"Jesus loves them," says Ingram, as connoisseurs of sex toys and fetish wares for any occasion/persuasion mill around. "That's why we're here."
I've come to the eXXXotica trade show's opening night to watch Ingram and her allies offer pocket Bibles and hot-pink "Jesus Loves Porn Stars" stickers to anyone who wants them.
XXX Church is a national Christian outreach to performers, producers, and patrons of the $14 billion adult-entertainment industry, which the ministry sees as damaging to performers and addictive to consumers.
This show, which ends Sunday afternoon, is one of 200 the church has done over the last 11 years.
The church's savvy brand of evangelism has become an accepted presence at predominantly heterosexual porn shows like this one.
"We're taking the light of the Gospel into the darkest places," says XXX Church pastor Ryan Russell, 38, who lives in Phoenix.
"It isn't quite Sodom and Gomorrah," adds Deptford father of two Carl Thomas, 41, the organizer of the 12-person team from South Jersey. "But it's close enough."
The church volunteers are resolutely nonjudgmental about the show's offerings of panel discussions, pole-dancing demos, and porn-star photo opportunities. "We're not here to tell people they're going to hell," Russell says. "We're here to build relationships."
Perhaps it's working.
"They've never been anything but awesome," says Jay Handy, the affable owner of the Philadelphia-based company that produces eXXXotica shows annually in Chicago, South Florida, and New Jersey.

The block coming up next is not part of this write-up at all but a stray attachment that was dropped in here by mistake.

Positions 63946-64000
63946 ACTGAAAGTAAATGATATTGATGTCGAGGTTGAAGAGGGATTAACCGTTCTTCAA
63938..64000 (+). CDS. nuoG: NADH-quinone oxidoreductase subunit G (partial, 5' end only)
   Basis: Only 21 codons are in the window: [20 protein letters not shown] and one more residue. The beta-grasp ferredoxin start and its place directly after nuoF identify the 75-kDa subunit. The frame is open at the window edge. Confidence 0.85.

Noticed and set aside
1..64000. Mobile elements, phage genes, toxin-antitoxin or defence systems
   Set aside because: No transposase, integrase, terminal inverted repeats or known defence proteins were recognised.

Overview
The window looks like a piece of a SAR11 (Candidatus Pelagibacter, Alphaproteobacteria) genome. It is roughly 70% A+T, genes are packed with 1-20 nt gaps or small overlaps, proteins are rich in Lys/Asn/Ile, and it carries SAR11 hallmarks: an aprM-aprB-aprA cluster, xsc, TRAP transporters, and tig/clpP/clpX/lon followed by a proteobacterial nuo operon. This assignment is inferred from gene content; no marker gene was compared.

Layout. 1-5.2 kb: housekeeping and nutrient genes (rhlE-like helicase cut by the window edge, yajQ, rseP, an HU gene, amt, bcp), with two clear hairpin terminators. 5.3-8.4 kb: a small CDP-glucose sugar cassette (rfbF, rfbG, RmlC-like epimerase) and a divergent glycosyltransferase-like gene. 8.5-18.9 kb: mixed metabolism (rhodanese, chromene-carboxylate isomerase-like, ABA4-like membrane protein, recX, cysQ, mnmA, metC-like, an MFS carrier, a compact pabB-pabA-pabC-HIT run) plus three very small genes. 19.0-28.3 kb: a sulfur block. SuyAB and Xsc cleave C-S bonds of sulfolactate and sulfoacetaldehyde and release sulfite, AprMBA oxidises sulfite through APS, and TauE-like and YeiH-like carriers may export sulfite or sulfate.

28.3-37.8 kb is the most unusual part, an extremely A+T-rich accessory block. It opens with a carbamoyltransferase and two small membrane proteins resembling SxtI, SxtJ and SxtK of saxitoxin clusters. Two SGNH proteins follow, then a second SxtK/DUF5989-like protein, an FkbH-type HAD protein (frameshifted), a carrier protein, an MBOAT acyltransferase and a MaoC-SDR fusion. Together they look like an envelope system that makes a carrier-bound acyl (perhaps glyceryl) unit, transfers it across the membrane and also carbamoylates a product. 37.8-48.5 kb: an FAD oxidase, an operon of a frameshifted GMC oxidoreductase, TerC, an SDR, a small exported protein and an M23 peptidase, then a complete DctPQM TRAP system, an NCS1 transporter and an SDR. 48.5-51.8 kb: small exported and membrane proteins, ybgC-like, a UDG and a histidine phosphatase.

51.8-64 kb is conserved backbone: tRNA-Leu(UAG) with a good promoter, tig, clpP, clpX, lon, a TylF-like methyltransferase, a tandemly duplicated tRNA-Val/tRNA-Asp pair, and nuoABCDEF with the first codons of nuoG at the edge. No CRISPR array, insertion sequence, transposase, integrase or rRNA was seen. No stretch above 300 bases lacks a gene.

The church's approach appears to be genuine, says Handy, 34, who equates freedom to worship (or not) with freedom to pay upwards of $70 for a VIP eXXXotica ticket. Or not.
"Everyone who comes through the door is over 18 and wants to be here," he says, adding that hardly any patrons object to the church. And if outsiders look askance at the notion of Atlantic City hosting a porn show, Handy notes that adult entertainment is penetrating popular culture as never before.
I'll say. At eXXXotica, postmodern porn star James Deen, whose semicelebrity gained him an animated appearance on The Simpsons, hosts a Q&A.
Nearby, a bearded salesman extols the virtues of a wraparound contraption to a beaming couple, he covered in tattoos, she in thigh-high boots and rubber hot pants.
One booth offers fetish makeup makeovers, another, a service called "Chaturbate." Upper Darby artist Jon Loveless skillfully paints around the pasties on model Nina Franco's breasts; porn actresses with names like Alexis Texas meet and greet; and in "The Dungeon," two caged women wear what looks like neon dental floss.
It's like a town square, where like-minded can enjoy the pleasure of one another's company. But the throbbing sound track and garish glitz of it all get wearisome, and I return to the church, where two guys asked Kayla Anderson to apply the "Jesus Loves" stickers to their posteriors.
"I'd put stickers on butts all day long if it's a chance for someone to hear the message," says Anderson, 22, a Rowan University music student from Mantua. "Jesus loves all of us. No strings attached."
Contact Kevin Riordan
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